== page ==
Scientists 'refrigerated' a Nova Scotia salmon stream

Researchers explore whether active intervention is a feasible approach to saving coldwater fish species
atlantic salmon release
Releasing an Atlantic salmon (photo: Camden Spear).

Scientists artificially refrigerated a salmon stream in Nova Scotia during last summer’s record heat wave. Hundreds of migratory and river-dwelling fish basked in the cold-water flows pumped into the river from a nearby groundwater well. The addition of cold water to the Wrights River was part of a Dalhousie University study conducted to determine if adding colder water to streams that become dangerously warm for trout and salmon during prolonged heat waves can help keep the fragile fish alive. Results, biologists say, were encouraging.

It’s no secret that coldwater-dependent fish like trout and salmon seek out thermal refuge when water gets too warm to comfortably survive. According to the study’s author, Kathryn Smith, a PhD candidate at the Centre for Water Resources at the university in Halifax, climate change is exacerbating the impacts that periods of hot weather have on coldwater rivers.

Nevertheless, questions remained about the likelihood of wild fish using a human-induced plume of cold water to seek thermal refuge. During a nasty July heatwave last summer, Smith and her colleagues got their answer.

Hundreds of fish ranging from Atlantic salmon and brown trout to white lake chub gathered amid the cooling flows of groundwater pumped into the river from a well adjacent to the Wrights River.

“We need to think about how we can adapt to that warming world and still preserve the Atlantic salmon [and other] coldwater biodiversity in our rivers,” Smith told Time Magazine last month. As the global climate continues to warm at record levels, it might be time for more active management of important coldwater rivers, biologists say.

The addition of well water was only part of the study. Dubbed the “active” portion of the experiment, the “passive” aspect of the effort involved diverting water from the river and passing it through an underground ditch. The river water cooled a few degrees as it passed through the subsurface ditch, and, similarly, fish gathered in the cooler water as it was piped back into the river.

Nevertheless, the active portion of the study seemed to bear better results, likely because the well water was much colder than the passively cooled river water. The groundwater was 9 degrees celsius (about 48 degrees Fahrenheit), compared to the water diverted through the ditch, which was just a few degrees cooler than the river when it was redirected to its source. While the ditch method wasn’t as immediately effective, this method may be more sustainable over longer periods of time, given that it utilizes surface water and not water that has to be pumped into the river.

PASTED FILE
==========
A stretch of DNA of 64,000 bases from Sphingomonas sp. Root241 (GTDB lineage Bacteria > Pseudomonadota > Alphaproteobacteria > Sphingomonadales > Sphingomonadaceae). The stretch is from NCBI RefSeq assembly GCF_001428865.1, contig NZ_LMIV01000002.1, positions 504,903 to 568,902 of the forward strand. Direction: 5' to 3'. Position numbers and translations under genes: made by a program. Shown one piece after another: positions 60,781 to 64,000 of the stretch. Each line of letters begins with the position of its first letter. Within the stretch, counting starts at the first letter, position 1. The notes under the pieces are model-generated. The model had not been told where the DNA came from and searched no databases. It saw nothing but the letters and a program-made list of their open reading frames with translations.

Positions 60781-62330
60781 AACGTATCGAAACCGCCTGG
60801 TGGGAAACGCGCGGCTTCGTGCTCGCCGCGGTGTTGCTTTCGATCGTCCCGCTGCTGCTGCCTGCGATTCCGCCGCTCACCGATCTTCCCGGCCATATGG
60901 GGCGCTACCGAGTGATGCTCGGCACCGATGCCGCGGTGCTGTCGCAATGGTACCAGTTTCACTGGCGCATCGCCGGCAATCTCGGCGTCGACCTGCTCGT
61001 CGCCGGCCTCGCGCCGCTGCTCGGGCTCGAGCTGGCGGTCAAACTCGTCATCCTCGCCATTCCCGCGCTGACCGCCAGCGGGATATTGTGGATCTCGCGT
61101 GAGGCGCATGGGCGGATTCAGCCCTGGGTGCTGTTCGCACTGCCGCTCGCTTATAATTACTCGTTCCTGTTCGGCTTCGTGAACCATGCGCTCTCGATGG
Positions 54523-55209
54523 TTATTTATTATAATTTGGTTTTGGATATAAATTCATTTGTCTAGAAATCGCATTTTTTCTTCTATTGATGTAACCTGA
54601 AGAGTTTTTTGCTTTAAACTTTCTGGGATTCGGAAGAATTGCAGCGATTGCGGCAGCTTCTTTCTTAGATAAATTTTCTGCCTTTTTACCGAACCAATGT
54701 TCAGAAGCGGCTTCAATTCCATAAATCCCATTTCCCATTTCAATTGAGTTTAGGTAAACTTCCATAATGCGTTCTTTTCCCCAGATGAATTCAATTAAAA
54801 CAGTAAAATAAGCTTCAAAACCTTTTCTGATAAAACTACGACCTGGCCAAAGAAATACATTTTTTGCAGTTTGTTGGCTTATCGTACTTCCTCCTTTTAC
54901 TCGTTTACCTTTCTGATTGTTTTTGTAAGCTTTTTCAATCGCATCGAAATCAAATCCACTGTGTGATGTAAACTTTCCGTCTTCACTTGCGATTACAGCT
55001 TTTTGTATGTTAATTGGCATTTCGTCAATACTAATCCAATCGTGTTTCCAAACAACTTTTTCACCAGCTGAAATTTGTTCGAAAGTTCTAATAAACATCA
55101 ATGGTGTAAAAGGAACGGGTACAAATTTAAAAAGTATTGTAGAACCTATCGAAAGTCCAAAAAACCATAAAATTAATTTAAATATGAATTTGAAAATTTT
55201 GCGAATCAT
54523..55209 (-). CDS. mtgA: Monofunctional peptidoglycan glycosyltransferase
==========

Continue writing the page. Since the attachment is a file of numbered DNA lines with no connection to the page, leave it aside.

Salmon and trout tolerate water in the high 60s and, in the case of Atlantic salmon, even into the low 70s for short periods of time. But prolonged exposure to warm water can make fish sluggish and more susceptible to injury when they’re caught by anglers and released. Long-term exposure to warm water will eventually kill the fish.

That’s why both trout and salmon, during periods when water temperatures increase to less-than-ideal levels, seek out spring seeps and cooler inflows from smaller tributary streams. These thermal refuges are vital to the long-term survival of coldwater fish.

“These refuges are known to promote resilient and diverse aquatic ecosystems that can withstand both short-term heat waves and potentially long-term climate warming, but thermal refuges are not distributed uniformly in space,” the study’s abstract reads. “Thus, proactive human alterations, such as engineered thermal habitat creation or restoration, is an emerging research topic in [in eastern Canada and other locations where Atlantic salmon are indigenous] at the latitudinal or altitudinal limit of cold-water fish distribution.”

During the study, the plume of cold well water extended some 60 meters downstream and likely helped save fish that used it to escape hot water in the river that, in some stretches, climbed to 30 degrees celsius (about 86 degrees Fahrenheit!).

“It was exhilarating,” Smith told Time when the scientists documented the fish using the plume to escape the heat from the river. “[There was] lots of hooting and hollering from excitement.”


This story is a pretty wild idea, but I always was wondering if they could put solar panels next to the river to cool down the river????

I wonder if they’ve considered running the river water through a ground source heat pump and returning it to the river instead of extracting water from the ground. Then you’d be taking heated water from the river and exchanging it with cool water increasing the impact of the cool water. A bit more sustainable than water extraction as well since ground water resources are limited and often overused.

How did these fish survive in the past when warming eras were even warmer?